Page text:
Jump to content


  • Posts

  • Joined

  • Last visited


About SDman

Contact Methods

  • Website URL
  • ICQ

Profile Information

  • Gender
  • Location
    Highmore, South Dakota

Recent Profile Visitors

6,306 profile views

SDman's Achievements

Advanced Member

Advanced Member (3/3)



  1. The CNH Maxxums(not the CaseIH MX Maxxums and 51/5200 series) trace their lineage from the CaseIH MXU/New Holland TSa series, introduced in the mid-2000s. That tractor more or less continues on as the current line of Maxxums as far as the drivetrain is concerned. The MXMs morphed into the current Puma line still built today by CNH, although there's been so many changes since that they aren't really the same tractor.
  2. The biggest heads we normally have around here anymore are 45', regardless of whether they are draper heads for soybeans or corn heads for corn.
  3. Art, when IH brought out the Axial-Flow combine in the late 1970s/early 1980s, one thing that IH pushed about them was their ability to "field grind" ear corn. There were several service bulletins written on suggestions for combine setup to do this. Generally speaking, you set up the combine like you would for wheat.....small wire concaves, run the concaves tight to the rotor, run the rotor fast like you would for wheat. After the concaves, they wanted you to remove the grates, so that all of the grain, stover, and fodder fell into the cleaning system area....where they wanted you to remove the sieves so that EVERYTHING ended up in the grain tank. I've seen and heard mixed results doing this. A CaseIH dealer a couple hours east of me had several guys do this over the course of several years. Supposedly, it could be tough on rotors and concaves doing this. And then you might have a problem getting that stuff out of the grain tank, especially if its high-moisture corn. I do have a customer here that has tried something similar with a couple 8240s for several years. He removes the sieves, but does leave all of his concaves/grates in the machine so not so much stover and fodder ends up in the grain tank. He combines this stuff very wet(30-35% moisture), and packs it into a silage pile with his silage. He must do okay with it....he keeps doing it year after year. I don't remember which one, but one of the Farmington Implement IH DVDs shows an 03 series IH combine setup for grinding corn in the field with a combine. It shows the sample in the grain tank....would probably make good cow chow.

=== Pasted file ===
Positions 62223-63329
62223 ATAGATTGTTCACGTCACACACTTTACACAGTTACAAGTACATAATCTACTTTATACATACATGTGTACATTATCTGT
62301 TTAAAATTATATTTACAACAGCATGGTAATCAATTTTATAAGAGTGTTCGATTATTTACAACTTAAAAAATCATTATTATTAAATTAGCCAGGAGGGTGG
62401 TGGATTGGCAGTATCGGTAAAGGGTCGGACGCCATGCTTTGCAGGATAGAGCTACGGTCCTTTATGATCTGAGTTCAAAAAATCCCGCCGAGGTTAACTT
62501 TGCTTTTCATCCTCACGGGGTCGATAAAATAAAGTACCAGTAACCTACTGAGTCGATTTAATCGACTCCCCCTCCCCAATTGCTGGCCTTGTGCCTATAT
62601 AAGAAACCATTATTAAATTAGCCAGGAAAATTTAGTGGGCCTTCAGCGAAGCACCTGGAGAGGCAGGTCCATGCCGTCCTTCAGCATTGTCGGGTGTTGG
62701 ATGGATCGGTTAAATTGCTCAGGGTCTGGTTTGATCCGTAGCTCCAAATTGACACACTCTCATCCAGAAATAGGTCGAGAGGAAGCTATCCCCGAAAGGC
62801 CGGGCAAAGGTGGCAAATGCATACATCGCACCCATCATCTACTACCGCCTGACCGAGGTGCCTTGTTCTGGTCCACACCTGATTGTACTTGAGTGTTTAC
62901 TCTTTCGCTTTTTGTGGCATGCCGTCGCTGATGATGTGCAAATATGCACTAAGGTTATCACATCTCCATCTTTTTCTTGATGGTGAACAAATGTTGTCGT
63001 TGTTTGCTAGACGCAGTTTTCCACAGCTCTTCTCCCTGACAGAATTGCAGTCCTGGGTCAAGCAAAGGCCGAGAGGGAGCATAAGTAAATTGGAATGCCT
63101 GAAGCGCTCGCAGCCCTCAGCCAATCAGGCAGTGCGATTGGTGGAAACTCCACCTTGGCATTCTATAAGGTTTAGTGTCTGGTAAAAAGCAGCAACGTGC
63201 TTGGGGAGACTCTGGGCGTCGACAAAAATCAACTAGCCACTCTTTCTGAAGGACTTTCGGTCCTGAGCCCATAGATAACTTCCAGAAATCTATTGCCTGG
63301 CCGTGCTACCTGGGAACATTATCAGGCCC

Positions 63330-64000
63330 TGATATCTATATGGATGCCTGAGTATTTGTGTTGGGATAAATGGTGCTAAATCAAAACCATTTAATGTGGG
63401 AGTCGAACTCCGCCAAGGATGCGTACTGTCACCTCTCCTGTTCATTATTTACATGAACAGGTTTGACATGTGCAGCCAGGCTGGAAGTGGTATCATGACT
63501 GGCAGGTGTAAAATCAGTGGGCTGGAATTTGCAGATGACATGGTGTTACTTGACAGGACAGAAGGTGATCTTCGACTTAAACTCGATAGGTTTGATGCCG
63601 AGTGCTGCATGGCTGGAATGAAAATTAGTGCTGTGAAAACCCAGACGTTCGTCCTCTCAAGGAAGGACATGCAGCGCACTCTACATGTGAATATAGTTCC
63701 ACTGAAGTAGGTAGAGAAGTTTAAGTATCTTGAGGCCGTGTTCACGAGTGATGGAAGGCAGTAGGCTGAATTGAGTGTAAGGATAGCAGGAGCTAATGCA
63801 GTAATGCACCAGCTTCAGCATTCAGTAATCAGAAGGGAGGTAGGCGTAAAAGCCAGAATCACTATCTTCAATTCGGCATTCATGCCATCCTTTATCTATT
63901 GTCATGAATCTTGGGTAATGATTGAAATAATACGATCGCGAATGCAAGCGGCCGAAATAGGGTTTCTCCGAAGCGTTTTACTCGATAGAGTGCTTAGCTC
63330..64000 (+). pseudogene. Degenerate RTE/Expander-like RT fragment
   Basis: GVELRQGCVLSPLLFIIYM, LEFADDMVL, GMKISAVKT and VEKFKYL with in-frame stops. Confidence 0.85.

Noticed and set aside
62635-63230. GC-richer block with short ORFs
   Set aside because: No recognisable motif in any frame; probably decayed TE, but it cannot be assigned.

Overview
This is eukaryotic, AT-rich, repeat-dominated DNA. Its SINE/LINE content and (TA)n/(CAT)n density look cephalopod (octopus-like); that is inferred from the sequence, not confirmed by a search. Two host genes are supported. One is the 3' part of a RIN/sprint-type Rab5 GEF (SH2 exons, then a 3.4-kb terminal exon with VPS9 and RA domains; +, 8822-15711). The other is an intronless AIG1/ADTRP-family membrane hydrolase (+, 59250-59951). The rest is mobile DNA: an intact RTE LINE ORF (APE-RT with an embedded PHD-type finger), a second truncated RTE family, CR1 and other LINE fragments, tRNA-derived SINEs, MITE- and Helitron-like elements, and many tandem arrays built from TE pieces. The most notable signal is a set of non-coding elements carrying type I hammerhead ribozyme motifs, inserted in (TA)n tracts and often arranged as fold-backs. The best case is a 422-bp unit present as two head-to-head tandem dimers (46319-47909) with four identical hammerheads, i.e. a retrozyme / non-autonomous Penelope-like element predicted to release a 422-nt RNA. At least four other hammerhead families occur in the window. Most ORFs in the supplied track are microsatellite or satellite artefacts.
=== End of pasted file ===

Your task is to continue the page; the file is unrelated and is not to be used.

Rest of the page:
4. This is a drawing of the whole steering priority valve. I suppose you could have a plugged orifice at the steering signal fitting, or something is wrong with spool in the middle of the priority valve. Hard to say.
  5. The vacuum fan motor on a 1200 planter can take up to 13 gpm max. Actual flow depends on several variables; crop being planted, desired vacuum rate, # of holes the the seed disc, etc.
  6. Go back to your batteries. Look for the smaller wires that connect to the battery terminals themselves(not the big cables). Bet you'll find the wire terminals on the small wires damaged/corroded/rotted out.
  7. For the last 10-15 years, the state of South Dakota has been busy trying to research crash site locations for bombers lost in WWII during training missions...and there were many that were lost as there were many bomber training locations in the Upper Midwest. The last I knew they were going to erect a marker/monument of some kind at each location they can verify. Many of these planes crashed with a loss of the entire crew. When you stop and think many of these pilots were in their early 20s without a lot of previous experience, its amazing there were not more planes/men lost due to accidents. This road marker is in memory of 2 planes that flew into each other, causing the loss of the entire crew on one plane.